How important is a sense of place to you?
Place is crucial in all my books. I always regard the setting as one of the main characters. It will bring its own personality to the story, and its weather, people, moods and geography will always have a bearing on how the story is told.
Do you make a difference between US, UK, Irish, and Scottish crime fiction?
In a way the differences in crime fiction are cultural. There is certainly a sense of a British style of crime writing, with Celtic offshoots, just as people are now aware of a Scandinavian school. British crime fiction is characterised by the name we give it – “crime” fiction. It is hard, and uncompromising. Americans call their crime fiction “mystery”, a much softer term which is, I think, reflected in the style of stories they tell and the way they write them. The French have a much higher regard for crime fiction than any of the critics in the anglo-saxon world. It is as highly regarded as literature and has its own literary category in “roman noir” – literally the black novel.
What do you make of ‘Tartan Noir’ as a collective term for Scottish crime fiction?
I think it’s inward-looking and parochial, and in no way does justice to the diversity and quality of writing that exists in Scotland. It sounds like something a tabloid newspaper has dreamt up.
Switching between locations, cultures, and sub-genres, in what literary tradition do you write?
The writers who had the greatest influence on me when I was young were Graham Greene, Ernest Hemingway, John Steinbeck, J. P. Donleavy, and of course Raymond Chandler.
Do you have a writing routine?
I get up at 6am and write 3.000 words a day. I always stop when the counter reaches 3.000, and always leave my desk knowing exactly what I will write first thing the next morning – that way I never suffer from writers’ block.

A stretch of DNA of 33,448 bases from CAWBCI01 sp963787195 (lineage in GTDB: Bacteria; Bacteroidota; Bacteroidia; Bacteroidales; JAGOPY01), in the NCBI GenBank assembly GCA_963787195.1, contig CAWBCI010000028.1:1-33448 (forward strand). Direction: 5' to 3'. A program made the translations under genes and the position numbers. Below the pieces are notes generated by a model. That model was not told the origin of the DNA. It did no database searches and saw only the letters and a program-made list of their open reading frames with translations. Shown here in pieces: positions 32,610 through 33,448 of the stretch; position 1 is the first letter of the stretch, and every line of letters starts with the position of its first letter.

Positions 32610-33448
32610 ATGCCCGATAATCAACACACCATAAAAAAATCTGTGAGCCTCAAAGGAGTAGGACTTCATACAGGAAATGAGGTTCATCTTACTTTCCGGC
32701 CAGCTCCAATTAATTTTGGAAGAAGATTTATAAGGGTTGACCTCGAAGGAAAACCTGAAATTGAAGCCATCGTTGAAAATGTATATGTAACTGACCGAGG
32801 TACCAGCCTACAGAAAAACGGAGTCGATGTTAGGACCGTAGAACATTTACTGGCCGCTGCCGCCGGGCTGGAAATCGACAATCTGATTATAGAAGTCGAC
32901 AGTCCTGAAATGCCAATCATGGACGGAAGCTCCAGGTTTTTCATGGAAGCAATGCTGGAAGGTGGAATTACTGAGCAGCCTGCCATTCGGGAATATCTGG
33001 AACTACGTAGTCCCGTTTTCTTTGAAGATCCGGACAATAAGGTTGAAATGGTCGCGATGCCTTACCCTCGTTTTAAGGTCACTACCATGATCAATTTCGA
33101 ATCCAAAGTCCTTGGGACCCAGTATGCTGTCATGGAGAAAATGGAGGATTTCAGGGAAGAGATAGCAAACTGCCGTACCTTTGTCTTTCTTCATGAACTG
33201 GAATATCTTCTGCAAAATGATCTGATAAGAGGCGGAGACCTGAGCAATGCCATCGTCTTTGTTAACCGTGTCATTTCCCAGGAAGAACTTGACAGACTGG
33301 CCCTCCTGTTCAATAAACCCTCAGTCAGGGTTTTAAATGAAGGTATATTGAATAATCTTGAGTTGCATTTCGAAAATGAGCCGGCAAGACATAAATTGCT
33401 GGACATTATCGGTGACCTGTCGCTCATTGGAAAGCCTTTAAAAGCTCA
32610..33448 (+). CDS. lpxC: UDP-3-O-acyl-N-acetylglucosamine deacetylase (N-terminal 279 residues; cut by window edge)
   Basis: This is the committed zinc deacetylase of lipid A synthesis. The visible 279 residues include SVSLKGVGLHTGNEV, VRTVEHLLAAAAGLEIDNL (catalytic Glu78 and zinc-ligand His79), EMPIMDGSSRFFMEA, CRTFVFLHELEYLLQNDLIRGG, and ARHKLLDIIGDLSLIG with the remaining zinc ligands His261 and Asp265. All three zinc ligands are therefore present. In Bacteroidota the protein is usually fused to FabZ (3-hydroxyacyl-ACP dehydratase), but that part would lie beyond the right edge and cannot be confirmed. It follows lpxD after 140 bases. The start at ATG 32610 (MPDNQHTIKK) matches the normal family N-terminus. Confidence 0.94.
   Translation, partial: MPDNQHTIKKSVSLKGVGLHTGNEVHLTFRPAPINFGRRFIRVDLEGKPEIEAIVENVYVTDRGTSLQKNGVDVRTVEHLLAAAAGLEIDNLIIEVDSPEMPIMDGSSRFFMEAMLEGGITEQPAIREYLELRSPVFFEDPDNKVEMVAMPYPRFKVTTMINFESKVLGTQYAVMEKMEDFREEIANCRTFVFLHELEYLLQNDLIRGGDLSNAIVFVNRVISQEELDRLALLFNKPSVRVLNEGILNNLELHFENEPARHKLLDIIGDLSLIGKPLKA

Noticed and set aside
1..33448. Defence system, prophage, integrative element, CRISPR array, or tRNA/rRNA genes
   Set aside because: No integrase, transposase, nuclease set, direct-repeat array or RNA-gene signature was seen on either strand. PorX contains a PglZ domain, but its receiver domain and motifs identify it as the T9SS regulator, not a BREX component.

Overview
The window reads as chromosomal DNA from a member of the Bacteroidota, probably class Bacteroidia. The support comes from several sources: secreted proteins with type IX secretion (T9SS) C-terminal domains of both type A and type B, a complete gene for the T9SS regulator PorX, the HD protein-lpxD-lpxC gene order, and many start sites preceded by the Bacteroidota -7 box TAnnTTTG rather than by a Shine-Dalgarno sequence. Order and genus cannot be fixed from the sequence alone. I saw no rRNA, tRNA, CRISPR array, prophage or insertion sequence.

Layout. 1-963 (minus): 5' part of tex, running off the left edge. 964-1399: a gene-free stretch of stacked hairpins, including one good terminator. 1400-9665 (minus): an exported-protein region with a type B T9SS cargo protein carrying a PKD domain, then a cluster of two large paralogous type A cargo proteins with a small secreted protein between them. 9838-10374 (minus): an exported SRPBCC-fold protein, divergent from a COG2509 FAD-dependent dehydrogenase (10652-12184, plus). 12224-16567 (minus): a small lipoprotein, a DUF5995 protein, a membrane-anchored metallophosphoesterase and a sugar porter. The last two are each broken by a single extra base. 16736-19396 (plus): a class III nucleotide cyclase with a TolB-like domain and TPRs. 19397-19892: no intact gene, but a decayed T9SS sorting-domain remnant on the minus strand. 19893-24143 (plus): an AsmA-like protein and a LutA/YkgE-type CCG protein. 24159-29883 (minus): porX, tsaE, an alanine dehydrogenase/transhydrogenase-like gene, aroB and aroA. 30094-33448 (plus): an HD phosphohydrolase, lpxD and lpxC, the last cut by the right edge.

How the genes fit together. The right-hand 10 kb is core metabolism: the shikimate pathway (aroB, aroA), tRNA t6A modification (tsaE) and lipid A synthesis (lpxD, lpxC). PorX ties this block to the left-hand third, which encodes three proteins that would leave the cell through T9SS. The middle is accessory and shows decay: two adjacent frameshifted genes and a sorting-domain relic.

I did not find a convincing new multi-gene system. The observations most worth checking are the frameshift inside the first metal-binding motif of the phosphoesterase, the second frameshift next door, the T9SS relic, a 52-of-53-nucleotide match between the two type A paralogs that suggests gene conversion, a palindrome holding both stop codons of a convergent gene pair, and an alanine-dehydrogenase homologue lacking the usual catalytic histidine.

How much of a back story do your serial characters have? Do you keep a file on each of them?
My characters are thought through in considerable detail, and yes, I keep a file on each – advisable when writing a series, because it is very easy to forget when writing book six what you said about a character in book one. I keep a kind of bible of all my research and story and character developments in a piece of software called Scrivener. The Enzo Scrivener file now runs to several gigabytes, including location videos.
Having garnered over 1.000 credits as a television writer, would you say the skills you developed during your journalism and television days are compatible with crime writing?
They are. From journalism I brought the techniques of in-depth research, and the ability to write fast under pressure. In television I honed my abilities as a writer of dialogue, which I have now brought to my books. Most dialogue in literary fiction is dreadful.
Do you plot your novels or write to see what happens next?
I spend several months developing story ideas and character. I then write a very detailed synopsis of around 20.000 words – which is where I enjoy the white-heat of creativity, and the joy of freehand storylining. Other writers do this in the book itself, and then spend the next several months re-writing through several drafts. Once I have my synopsis, all my attention is devoted to doing the story justice through the quality of the writing. I never re-write when finished, just polish.
Which of your novels would you recommend to a novice?
The Firemaker, the first of the China Thrillers, is as good a starting point as any.